Capital and GWR get green light for radio merger

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The Independent Online

Competition regulators yesterday unexpectedly gave the green light for GWR and Capital Radio to merge, allowing them to create the biggest commercial radio group in the UK.

Competition regulators yesterday unexpectedly gave the green light for GWR and Capital Radio to merge, allowing them to create the biggest commercial radio group in the UK.

The Office of Fair Trading (OFT) said it would not refer the merger to the Competition Commission, as long as some minor conditions were met. The news caught the City by surprise, as most analysts were expecting a referral, which would have stalled the merger until late 2005.

Vincent Smith, of the OFT, said: "Except in the East Midlands, the radio stations of Capital and GWR do not strongly overlap at a local level. So for national advertisers putting together a radio advertising package they are largely complementary, rather than competing, alternatives."

Shares in Capital and GWR soared by 5.7 per cent and 5 per cent respectively, with Capital shares closing at 431.25p and GWR at 254p, as investors expected a speedy conclusion of the £700m merger. Richard Hitchcock at Numis Securities said: "We almost certainly thought it would be referred to the Competition Commission. So rather than later 2005, it is more likely to go through in April, speeding up the revenue growth and cost savings the merger will bring."

The OFT did say, however, that the merger would result in a substantial lessening of competition in the East Midlands. GWR owns three stations in the region, and Capital owns one, which the OFT feared would create too dominant a position for local advertisers. To overcome these concerns, GWR and Capital have offered to sell Century 106 FM, a Nottingham-based station. This should gain it full clearance from the OFT.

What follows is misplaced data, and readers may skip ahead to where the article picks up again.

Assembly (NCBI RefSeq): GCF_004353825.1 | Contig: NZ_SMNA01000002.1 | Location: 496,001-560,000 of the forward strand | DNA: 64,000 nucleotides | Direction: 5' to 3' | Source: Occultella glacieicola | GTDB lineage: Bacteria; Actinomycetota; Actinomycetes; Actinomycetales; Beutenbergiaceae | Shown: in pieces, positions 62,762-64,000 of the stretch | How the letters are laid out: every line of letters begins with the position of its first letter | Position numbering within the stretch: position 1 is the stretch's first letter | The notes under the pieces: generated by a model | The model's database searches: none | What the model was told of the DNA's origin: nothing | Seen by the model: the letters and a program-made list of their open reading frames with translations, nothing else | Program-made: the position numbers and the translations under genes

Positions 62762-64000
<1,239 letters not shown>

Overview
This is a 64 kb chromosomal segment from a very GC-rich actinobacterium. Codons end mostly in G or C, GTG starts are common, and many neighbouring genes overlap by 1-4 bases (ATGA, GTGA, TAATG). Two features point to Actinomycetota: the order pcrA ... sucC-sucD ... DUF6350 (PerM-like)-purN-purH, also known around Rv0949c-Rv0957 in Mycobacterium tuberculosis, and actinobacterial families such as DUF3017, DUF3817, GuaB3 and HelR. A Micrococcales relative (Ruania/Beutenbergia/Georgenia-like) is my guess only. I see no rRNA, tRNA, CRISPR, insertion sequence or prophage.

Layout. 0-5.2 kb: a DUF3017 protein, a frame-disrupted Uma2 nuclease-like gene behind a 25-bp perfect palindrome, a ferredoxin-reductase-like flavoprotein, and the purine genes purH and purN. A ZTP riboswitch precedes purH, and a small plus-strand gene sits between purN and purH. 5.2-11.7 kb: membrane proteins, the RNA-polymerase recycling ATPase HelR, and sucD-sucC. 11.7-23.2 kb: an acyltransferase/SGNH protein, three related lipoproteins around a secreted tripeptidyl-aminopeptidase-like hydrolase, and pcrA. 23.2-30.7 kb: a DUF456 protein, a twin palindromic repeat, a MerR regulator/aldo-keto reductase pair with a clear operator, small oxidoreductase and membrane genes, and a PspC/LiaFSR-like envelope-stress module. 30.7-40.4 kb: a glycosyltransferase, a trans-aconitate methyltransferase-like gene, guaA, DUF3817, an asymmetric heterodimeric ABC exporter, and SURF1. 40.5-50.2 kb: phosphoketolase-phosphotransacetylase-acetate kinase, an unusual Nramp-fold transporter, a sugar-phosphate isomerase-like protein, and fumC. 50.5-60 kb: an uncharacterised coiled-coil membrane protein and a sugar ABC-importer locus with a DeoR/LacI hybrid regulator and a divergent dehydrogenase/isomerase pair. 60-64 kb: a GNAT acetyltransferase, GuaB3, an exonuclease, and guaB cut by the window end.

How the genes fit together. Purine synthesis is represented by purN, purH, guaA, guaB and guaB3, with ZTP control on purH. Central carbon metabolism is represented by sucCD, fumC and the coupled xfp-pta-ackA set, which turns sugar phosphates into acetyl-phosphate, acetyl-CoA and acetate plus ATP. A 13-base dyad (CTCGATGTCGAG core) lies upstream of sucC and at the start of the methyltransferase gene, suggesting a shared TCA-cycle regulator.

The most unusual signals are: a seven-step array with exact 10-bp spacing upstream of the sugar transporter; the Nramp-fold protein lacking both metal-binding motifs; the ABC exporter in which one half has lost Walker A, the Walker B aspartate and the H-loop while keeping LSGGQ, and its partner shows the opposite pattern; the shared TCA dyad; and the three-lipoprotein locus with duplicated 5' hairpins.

Ofcom, the media watchdog, also clearedthe deal after GWR and Capital agreed to keep separate weekday breakfast shows for Bath and Bristol listeners, and also for listeners in Chester and Wrexham.

Advertisers reacted with more caution, however. Members of ISBA, the advertising trade body, said they would still assess carefully whether the sale of Century will be enough. "We can see the logic in resolving this merger situation without the need for a full inquiry," an ISBA spokesman said. "But our members are still worried about competition issues."

GWR and Capital announced plans to merge in September in an all-share, nil-premium deal. The deal will combine London's most popular commercial station, Capital, with GWR's nationwide Classic FM. Together they will control about 40 per cent of the radio advertising market, with one national station, 55 local analogue stations and 93 digital radio stations. The enlarged group will reach 18 million listeners, more than one-third of the market. The companies believe they can save £7.5m costs within two years.

But David Mansfield, the chief executive of Capital, said: "This deal is not about synergies. It is about the future. As a combined company we will be able to attract more talent, give a better offering to our listeners and advertisers."

Changes to the law governing radio ownership came in to effect through the Communications Act last December, opening the door for radio groups to consolidate. Ralph Bernard, GWR's chief executive, said:"The merger gives us the impetus to be the biggest serious rival to the BBC. They have had the market to themselves for decades. But we now have the power to invest in our programmes and in digital radio."

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